Friday, May 31, 2013

Poliss-what Redux

As a way to fuel my obsession with woodworking, and in an attempt to offset my tool budget, I make and sell laminated cutting boards. Generally I just wipe on and wipe off my homemade super secret (not really) oil/wax finish. This produces a velvety surface that is very impressive when clients receive their cutting boards, but I find the finish generally lacking in the longevity department. I always provide a can of the wax paste for routine maintenance, but I am continually looking for ways to improve the quality and utility of my products. A while back I purchased several Polissoirs from Don Williams to try my hand at some traditional wax finishing techniques. After months of procrastinating, I finally put 'em to work.

To start out I melted down the oil and wax, lathered on a nice thick coat, and let it absorb into the wood for ten to fifteen minutes. Next, I dipped the Polissoir into the liquid wax, allowing the end of the straw to absorb the finish.

Marinating the Polissoir...I am not sure this was necessary.

I began burnishing the surface of the cutting boards using broad, quick strokes along the long grain of the wood. The wax had partially solidified on the surface of the wood, which provided a great...slurry?...with which to work into the pores of the wood. It was amazing how much wax I could burnish into the cutting boards.

Starting with a forwards-backwards stroke, speed and pressure seem to be important.

After the initial burnishing, the thin layer of wax had been completely absorbed. As a result I added some more wax, and burnished the surface again until it seemed that the surface was slick and the wax was no longer being absorbed. Notice I switched hands on the second round, this technique is tiring!

Half way through I switched to a side to side motion, still going along the long grain.

When my arm finally gave out I wiped the excess wax off and buffed the cutting board with a soft cotton rag. The finish was absolutely amazing. Instead of a velvety, delicate feel the cutting board was hard, shiny, and felt incredibly solid. Even The Boss said that it gave the boards a solid professional feel that they were lacking originally (kind of a back handed compliment if you ask me). I am hopeful that this finish will be much more robust in use, and I have made myself yet another cutting board to compare to my original finishing technique.

All in all I am incredibly impressed with the Polissoir, and I can't wait to try out various other techniques on more intricate works. Plus I always like to add another technique into my bag of tricks!

Thursday, May 23, 2013

Curse You Internet!

The casting is clean, and Hock Tools has teamed up to make an Iron for the kit.

I was perusing Joel's blog over at Tools for Working Wood and he had a post about a great little smoothing plane kit that is based off an old Work magazine reprint. The kit comes from Sturnella Toolworks and seems to be a unique project that is hard to come by these days. I have always wanted to do an infill smoother (with compound dovetailed sides and sole), but this kit seems to offer a similar end result while actually having the prospect of getting finished, plus the price is right. Now all I have to do is convince The Boss that I need yet another tool kit...wish me luck.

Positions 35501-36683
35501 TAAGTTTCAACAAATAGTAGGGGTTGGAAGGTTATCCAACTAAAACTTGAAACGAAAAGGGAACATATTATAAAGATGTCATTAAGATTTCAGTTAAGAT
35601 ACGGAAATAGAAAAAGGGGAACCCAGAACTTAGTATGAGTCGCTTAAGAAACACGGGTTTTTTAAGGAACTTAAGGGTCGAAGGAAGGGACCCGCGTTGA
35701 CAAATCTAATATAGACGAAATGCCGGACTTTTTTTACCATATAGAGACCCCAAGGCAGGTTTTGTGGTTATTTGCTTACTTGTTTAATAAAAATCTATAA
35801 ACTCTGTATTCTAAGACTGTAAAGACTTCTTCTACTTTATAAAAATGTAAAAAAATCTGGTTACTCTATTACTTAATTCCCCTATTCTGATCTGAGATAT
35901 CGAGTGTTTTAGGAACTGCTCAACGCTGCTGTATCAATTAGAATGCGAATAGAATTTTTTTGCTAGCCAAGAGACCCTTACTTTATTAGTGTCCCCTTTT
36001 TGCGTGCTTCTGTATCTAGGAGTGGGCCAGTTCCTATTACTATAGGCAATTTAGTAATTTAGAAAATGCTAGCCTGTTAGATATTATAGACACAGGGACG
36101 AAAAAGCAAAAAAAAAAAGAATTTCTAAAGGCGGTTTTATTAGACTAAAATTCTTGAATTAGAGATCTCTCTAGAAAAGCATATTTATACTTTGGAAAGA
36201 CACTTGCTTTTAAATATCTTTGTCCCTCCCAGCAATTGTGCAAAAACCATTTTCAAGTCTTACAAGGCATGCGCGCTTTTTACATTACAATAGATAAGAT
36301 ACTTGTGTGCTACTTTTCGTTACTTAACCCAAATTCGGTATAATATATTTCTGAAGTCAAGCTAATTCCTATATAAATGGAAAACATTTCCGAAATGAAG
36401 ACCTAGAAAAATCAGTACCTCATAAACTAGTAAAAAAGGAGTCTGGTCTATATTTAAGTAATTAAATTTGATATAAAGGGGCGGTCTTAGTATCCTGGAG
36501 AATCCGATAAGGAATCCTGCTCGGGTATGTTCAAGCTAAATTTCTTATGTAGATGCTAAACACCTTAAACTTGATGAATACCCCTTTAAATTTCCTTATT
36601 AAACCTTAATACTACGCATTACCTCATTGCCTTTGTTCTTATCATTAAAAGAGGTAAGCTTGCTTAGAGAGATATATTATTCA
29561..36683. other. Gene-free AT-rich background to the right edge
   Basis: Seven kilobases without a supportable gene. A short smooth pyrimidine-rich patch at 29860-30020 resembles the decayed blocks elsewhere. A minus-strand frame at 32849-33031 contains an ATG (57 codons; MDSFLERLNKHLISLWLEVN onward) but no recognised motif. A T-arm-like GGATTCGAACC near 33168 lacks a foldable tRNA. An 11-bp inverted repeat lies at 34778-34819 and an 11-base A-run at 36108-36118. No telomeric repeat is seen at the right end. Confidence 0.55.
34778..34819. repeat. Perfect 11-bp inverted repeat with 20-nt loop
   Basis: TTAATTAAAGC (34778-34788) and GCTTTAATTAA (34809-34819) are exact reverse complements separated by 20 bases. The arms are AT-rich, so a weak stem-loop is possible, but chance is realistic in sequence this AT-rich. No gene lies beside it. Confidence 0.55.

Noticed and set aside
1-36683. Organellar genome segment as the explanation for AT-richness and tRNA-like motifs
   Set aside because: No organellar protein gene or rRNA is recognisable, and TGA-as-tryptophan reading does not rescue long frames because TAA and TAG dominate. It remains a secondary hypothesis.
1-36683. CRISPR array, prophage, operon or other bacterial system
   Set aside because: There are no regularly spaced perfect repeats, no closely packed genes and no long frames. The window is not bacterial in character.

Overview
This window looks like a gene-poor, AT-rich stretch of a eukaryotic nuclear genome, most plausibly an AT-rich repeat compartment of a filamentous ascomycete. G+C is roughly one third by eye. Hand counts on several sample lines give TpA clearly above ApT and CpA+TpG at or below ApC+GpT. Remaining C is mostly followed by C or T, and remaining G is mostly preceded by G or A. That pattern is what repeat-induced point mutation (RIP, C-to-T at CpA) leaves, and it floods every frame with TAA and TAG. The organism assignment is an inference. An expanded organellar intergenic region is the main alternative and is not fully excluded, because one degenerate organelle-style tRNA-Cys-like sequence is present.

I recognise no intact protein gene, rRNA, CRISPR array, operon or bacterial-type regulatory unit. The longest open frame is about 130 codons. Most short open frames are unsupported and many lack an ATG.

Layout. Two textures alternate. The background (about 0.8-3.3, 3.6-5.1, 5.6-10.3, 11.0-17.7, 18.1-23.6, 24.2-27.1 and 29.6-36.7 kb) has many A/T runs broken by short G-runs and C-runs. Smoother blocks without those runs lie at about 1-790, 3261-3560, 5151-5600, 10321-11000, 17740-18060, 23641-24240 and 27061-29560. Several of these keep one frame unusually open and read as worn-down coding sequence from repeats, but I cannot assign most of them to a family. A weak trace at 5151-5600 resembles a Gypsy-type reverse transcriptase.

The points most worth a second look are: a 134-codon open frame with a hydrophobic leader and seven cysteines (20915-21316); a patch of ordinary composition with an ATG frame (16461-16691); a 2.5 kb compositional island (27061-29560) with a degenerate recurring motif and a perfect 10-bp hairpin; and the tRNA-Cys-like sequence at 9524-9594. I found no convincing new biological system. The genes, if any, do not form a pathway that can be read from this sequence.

PS. I am starting to think I should rename my blog to "The Clueless Iron Monger"...but it just doesn't have the same ring to it.

Sunday, May 19, 2013

Too Many Tools, Too Little Time

For my birthday I received several awesome gifts from my very supportive friends and family. I asked for a set of joinery backsaws (dovetail and sash) and they delivered.

Looks like I will be practicing my saw wright skills in the future.

The only problem is that none of them have handles!!! Luckily my in-laws also got me a handle maker's rasp (I must talk way too much about my hobby at parties). Unfortunately I am starting my new job as a Plimoth Plantation Artisan, so I am extremely limited in time. This means that I will have to put off handle making for some time, or use the saws handleless getting my greasy mitts all over the nice bright blades.

Hand Stitched rasp made specially for shaping totes. It is toothed on the curved side and smooth on the back.

PS. I am very lucky that my job as a hand tool carpenter is getting in the way of my hobby of hand tool furniture construction, I guess I can't really complain.

PPS. As you can see from the photographs these tools came from Tools for Working Wood and their Gramercy Tool Line. This is my favorite hand tool company and I can't recommend them enough."

Friday, May 10, 2013

Bitter Sweet

Today was the last day at my current job as a carpenter. It was a bitter sweet day, I am not leaving because I hated my job, or it wasn't paying enough, but rather to follow my passion of hand tool woodworking. Starting on Monday I will be an Historic Arts and Trades Artisan at Plimoth Plantation. This is truly an amazing opportunity, but it does mean that I had to leave my current position at a company that I truly enjoyed.

As a going away present, one of my coworkers gave me an old wooden fore plane. He hoped that I might be able to use it at my new position. It is truly a beautiful tool, and it seems to be a fine worker (once the iron gets a good honing).  I am anxious to put it to wood...but unfortunately I am starting the new job, commuting much farther than normal, fixing up the house to put on the market, and doing all the other normal stuff that goes with life, so I am very short on time. In the meantime it will serve as a badass knick knack, and a reminder of the great company and group of guys that I used to work for.